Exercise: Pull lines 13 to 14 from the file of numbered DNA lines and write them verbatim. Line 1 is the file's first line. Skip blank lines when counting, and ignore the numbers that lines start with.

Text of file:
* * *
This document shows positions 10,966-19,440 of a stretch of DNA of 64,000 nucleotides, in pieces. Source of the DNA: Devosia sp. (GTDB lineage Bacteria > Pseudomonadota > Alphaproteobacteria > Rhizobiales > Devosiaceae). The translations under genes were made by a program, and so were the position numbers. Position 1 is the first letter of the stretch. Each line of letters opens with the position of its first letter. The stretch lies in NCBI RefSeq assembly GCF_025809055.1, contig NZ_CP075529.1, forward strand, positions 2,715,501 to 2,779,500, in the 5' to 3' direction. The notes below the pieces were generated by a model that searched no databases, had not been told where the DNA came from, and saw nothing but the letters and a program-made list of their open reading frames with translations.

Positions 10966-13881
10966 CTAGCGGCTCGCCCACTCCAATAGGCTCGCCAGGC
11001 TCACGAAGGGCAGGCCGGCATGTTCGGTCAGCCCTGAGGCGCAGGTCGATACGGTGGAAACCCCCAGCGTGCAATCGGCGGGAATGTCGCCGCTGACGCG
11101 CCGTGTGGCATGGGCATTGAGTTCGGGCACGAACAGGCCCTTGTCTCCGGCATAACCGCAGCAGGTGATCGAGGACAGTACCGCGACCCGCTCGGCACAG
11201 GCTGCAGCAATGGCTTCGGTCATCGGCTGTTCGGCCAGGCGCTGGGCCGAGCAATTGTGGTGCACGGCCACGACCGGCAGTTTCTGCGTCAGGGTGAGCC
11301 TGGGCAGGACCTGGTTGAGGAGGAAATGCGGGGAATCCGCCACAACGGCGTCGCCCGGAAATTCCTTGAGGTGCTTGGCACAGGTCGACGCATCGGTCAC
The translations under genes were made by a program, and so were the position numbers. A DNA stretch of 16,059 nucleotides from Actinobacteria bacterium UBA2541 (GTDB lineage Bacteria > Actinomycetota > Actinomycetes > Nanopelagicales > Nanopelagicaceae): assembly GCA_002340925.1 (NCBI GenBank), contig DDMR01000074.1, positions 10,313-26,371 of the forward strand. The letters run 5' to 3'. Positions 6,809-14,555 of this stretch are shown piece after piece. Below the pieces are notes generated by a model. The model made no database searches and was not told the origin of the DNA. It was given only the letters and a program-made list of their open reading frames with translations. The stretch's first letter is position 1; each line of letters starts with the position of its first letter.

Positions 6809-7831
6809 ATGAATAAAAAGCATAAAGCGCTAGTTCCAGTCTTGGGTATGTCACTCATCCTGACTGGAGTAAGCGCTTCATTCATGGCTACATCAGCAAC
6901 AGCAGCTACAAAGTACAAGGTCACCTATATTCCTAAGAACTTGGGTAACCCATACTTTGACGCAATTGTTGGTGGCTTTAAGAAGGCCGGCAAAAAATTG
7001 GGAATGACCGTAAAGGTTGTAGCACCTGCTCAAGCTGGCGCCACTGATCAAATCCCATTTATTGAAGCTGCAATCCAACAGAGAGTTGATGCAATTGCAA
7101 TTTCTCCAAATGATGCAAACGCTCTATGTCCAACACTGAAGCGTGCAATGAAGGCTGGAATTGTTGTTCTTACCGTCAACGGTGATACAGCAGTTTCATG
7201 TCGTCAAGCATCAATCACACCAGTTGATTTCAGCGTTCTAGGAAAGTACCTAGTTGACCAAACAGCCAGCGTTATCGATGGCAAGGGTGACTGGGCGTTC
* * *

7101 TTTCTCCAAATGATGCAAACGCTCTATGTCCAACACTGAAGCGTGCAATGAAGGCTGGAATTGTTGTTCTTACCGTCAACGGTGATACAGCAGTTTCATG
7201 TCGTCAAGCATCAATCACACCAGTTGATTTCAGCGTTCTAGGAAAGTACCTAGTTGACCAAACAGCCAGCGTTATCGATGGCAAGGGTGACTGGGCGTTC